Violence Risk Assessment in Everyday Psychiatric Practice

Violence Risk Assessment in Everyday Psychiatric Practice

Hy Bloom provided an expert psychiatric report in a multiple murder case in which the accused, who had schizophrenia and depression, had killed his wife and 2 children. Before the murders, the accused had been seeing a psychiatrist and family physician for treatment of the mental disorders.

The extensive media attention that the case received questioned, among other things, the care the accused had received from his family physician and psychiatrist. The press reported that shortly before the murders, the patient’s sister had informed the psychiatrist that her brother’s mental health had deteriorated, that he was psychotically preoccupied, and that he was behaving in a bizarre fashion. The accused’s sister specifically requested that her brother be hospitalized.

The court documents and expert reports, which became a matter of public record, stated that although the patient had been under a psychiatrist’s care for several years, the psychiatrist never spent any appreciable time with him.1 The evidence strongly suggested that the psychiatrist seemed to have had only a limited understanding (as reflected by his notes) of the seriousness of the patient’s psychotic symptoms and his potential to act out because of them. Whatever understanding he did have was never disclosed to the patient’s primary physician who, as it turned out, shared an office with the psychiatrist. The psychiatrist who assessed the accused after the arrest questioned whether the prescribed dosage of medication could possibly have been expected to yield a therapeutic effect, especially after extended administration. Finally, there was considerable concern about the adequacy of charting in the patient’s file.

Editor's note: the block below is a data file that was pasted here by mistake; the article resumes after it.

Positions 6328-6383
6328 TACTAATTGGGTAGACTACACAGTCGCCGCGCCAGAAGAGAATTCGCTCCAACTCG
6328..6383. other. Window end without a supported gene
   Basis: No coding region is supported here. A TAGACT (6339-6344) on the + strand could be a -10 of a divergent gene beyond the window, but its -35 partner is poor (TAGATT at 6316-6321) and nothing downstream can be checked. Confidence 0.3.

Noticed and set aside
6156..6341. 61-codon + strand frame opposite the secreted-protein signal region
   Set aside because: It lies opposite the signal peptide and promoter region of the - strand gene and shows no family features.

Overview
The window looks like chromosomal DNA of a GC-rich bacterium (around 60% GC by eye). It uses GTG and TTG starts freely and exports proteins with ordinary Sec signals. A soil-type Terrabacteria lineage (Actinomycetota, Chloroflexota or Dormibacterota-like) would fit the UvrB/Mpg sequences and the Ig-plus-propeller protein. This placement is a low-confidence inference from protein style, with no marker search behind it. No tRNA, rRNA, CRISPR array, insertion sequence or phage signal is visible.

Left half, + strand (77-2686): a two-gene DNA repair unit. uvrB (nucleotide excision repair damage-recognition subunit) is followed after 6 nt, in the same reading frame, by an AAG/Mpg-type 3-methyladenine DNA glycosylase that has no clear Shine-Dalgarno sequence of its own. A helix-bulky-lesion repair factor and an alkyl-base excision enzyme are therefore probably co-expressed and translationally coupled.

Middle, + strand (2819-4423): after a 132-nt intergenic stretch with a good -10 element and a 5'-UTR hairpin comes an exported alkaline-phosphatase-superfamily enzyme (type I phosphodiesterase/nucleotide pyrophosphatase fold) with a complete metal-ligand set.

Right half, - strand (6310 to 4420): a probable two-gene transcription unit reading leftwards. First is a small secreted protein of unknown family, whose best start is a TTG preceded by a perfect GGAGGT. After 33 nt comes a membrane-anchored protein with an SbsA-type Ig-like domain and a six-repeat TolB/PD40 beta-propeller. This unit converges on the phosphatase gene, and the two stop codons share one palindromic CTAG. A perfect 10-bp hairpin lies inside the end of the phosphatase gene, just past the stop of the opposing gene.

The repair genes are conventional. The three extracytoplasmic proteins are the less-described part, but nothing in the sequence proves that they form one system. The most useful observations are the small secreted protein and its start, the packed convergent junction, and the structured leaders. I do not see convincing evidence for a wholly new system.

The court ruled that the accused was not criminally responsible (ie, not guilty by reason of insanity) for the murder of his family because of his mental disorders.

This case raises some questions that are important to all psychiatrists and other mental health professionals. Given the paucity of the psychiatrist’s meetings with the patient, it would seem unlikely that he could have probed for peculiarities in his patient’s thinking. However, the psychiatrist should have noted enough red flags to spark a thorough risk assessment. As the late eminent British psychiatrist Peter Scott2 pointed out, it takes time, persistence, and clinical acumen to gain the sort of information that is so essential to the complexities of a violence risk assessment. Scott believed that clinicians need an “elementary practical guide” to complete evaluations at levels of detail that are acceptable to professional bodies.3,4

As is almost always the case with retrospective analysis of tragic outcomes, this case offers many lessons, which are encapsulated in the following 12 principles about risk and risk appraisal.

Principle 1. Clinicians must be aware of the possibility of risks at multiple junctures in their patient’s life.

Clinicians need to have an index of suspicion and, in some areas of psychiatric subspecialization, a high index of suspicion, about potential areas of risk. A critical eye needs to be applied to clinical work.

Principle 2. Critical appraisal of essential information plays an important role in influencing clinical (and legal) decision making about a patient’s “dangerousness.”

Assuming that a fuller, timely, “front-end” evaluation had disclosed that the threat was real or credible and that it could be enacted, the psychiatrist in this case failed to take steps to constrain his patient (eg, through voluntary admission to a psychiatric hospital, civil certification, or arranging for intense temporary supervision in the community).


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